Mr. Schu: You dedicate Poopendous! to Dr. Seuss. Did you work with him at Random House?Artie Bennett: Yes, but indirectly. My day job is executive copy editor for Random House Children’s Books. I love what I do and I love where I do it. I can’t think of anything I’d rather do, other than play shortstop for the New York Yankees. But let’s come to our senses. Maybe designated hitter? I’ve been at Random House for nearly twenty-five years. Shortly after I started, I was handed a seven-page manuscript (this was back in BC—before computers) and told to copyedit it. It was Oh, the Places You’ll Go! It was by Dr. Seuss and I was in awe of him. How extraordinary! My idol! My dream job was already proving more than I could’ve hoped for. I couldn’t believe what I had before me. Well, Dr. Seuss didn’t require much work, but I do recall making some suggestions that he accepted. Soon the illustrations arrived, joining the text. And as pass followed pass, the book began to take shape. How thrilling it was to be a party to! Oh, the Places You’ll Go! published in January 1990 and it would be Dr. Seuss’s swan song. He died the following year. I never did get to meet him, but I was so proud to have worked on his last, great work. And I can think of no one more deserving of the dedication. By the way, I dedicate it to “Dr. Seuss, my meuss,” playing on the word “muse.” I think he might have liked that, too.
Mr. Schu: What books influenced you while growing up?
Artie Bennett: One book that leaps readily to mind is A Fish Out of Water, by Helen Palmer, who was married to Dr. Seuss. It’s a cautionary tale of what can happen to a boy who fails to follow instructions. He overfeeds his little fish, Otto, who grows to gargantuan proportions. Otto even outgrows the town pool. The pet store owner is called in. Something must be done. He descends into the pool with a boxful of tools. After some suspenseful moments, he emerges with Otto, restored to normal size, ensconced in a fishbowl. P. D. Eastman’s illustrations are a delight. I’m sure this book taught me that untoward things can befall a boy who doesn’t listen. As a consequence, I was a good boy. And it probably planted the seeds for my own future literary career.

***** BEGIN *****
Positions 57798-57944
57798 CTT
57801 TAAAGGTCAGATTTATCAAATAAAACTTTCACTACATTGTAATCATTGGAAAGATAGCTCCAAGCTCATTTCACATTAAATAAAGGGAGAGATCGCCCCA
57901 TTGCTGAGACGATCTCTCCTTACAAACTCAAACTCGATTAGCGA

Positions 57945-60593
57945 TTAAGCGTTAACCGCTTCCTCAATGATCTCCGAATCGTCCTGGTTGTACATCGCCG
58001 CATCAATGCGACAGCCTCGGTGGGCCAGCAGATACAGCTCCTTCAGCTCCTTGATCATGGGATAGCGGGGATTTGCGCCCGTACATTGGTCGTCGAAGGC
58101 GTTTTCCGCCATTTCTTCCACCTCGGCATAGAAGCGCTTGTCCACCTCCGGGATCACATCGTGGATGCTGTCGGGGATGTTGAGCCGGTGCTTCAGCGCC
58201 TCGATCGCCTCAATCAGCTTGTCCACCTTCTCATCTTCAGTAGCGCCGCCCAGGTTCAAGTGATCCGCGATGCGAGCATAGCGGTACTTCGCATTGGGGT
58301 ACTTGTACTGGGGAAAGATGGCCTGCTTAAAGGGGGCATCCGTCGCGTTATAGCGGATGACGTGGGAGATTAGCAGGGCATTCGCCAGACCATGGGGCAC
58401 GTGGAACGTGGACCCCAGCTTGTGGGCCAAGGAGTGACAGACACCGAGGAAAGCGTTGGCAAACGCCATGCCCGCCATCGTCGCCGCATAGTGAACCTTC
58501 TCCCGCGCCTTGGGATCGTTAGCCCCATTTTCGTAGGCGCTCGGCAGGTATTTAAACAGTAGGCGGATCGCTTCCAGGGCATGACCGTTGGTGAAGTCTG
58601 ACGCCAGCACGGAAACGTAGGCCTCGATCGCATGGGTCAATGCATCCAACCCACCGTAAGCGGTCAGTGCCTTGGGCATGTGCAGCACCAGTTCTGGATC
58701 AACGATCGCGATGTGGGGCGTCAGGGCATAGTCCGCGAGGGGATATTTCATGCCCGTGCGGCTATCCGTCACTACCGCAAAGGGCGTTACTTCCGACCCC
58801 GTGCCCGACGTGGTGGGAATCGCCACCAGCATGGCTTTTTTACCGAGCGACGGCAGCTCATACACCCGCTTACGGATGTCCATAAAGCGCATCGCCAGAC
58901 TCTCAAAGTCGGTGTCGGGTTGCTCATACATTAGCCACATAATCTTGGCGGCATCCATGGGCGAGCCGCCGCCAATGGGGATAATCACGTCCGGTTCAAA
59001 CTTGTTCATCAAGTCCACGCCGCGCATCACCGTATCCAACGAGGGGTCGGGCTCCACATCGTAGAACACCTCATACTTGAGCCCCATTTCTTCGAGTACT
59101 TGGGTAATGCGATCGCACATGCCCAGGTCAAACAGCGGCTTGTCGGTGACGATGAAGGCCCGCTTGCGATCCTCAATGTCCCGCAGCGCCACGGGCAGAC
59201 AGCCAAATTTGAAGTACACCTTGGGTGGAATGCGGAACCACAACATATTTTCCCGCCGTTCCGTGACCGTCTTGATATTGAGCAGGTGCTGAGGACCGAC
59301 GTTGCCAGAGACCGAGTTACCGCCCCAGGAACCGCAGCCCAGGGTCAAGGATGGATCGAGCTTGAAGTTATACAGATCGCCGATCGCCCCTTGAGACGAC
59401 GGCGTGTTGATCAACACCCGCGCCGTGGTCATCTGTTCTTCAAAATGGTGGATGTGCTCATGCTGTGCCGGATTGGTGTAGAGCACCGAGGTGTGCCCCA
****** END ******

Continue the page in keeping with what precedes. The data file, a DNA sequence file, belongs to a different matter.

Dr. Seuss wielded an enormous influence on my boyhood. He taught me the singular pleasures of wordplay while giving me an appetite for verse. As a boy, I loved words and the thought of going On Beyond Zebra! was a delicious thrill. After all, don’t dictionaries end at “zebra”? Poopendous! has an early verse
Everyone poops—yes, it’s true.
From aardvarks to the humped zebu.
*Mr. Schu, you should have asked me about . . . where I compose my verses.
Artie Bennett: I swim every weekday morning and I’m at my creative peak when I swim. I come up with some of my best verses while doing my laps. And if I’m stuck on a particular verse, I find solutions while doing the crawl. It’s imperative, though, that I jot them down as soon as I towel off lest they slip back into the pool. Something about the rhythm of swimming seems to facilitate versifying. Perhaps it’s because my mind is a blank slate then, ready to welcome inspiration. The other day, I happened to hear the journalist Lynn Sherr discussing her new book, Swim. She also mentioned how swimming is a source of some of her best ideas. Well, excuse me now, Mr. Schu. It’s time to jump into the pool! Look out below!
Thank you, Artie, for your detailed, insightful, and funny responses.
I am giving away one copy Poopendous!
Rules for the Giveaway
1. The giveaway will run from July 8 to 11:59 p.m. on July 12.
2. You must be at least 13 to enter.
3. Please pay it forward. :)
2. You must be at least 13 to enter.
3. Please pay it forward. :)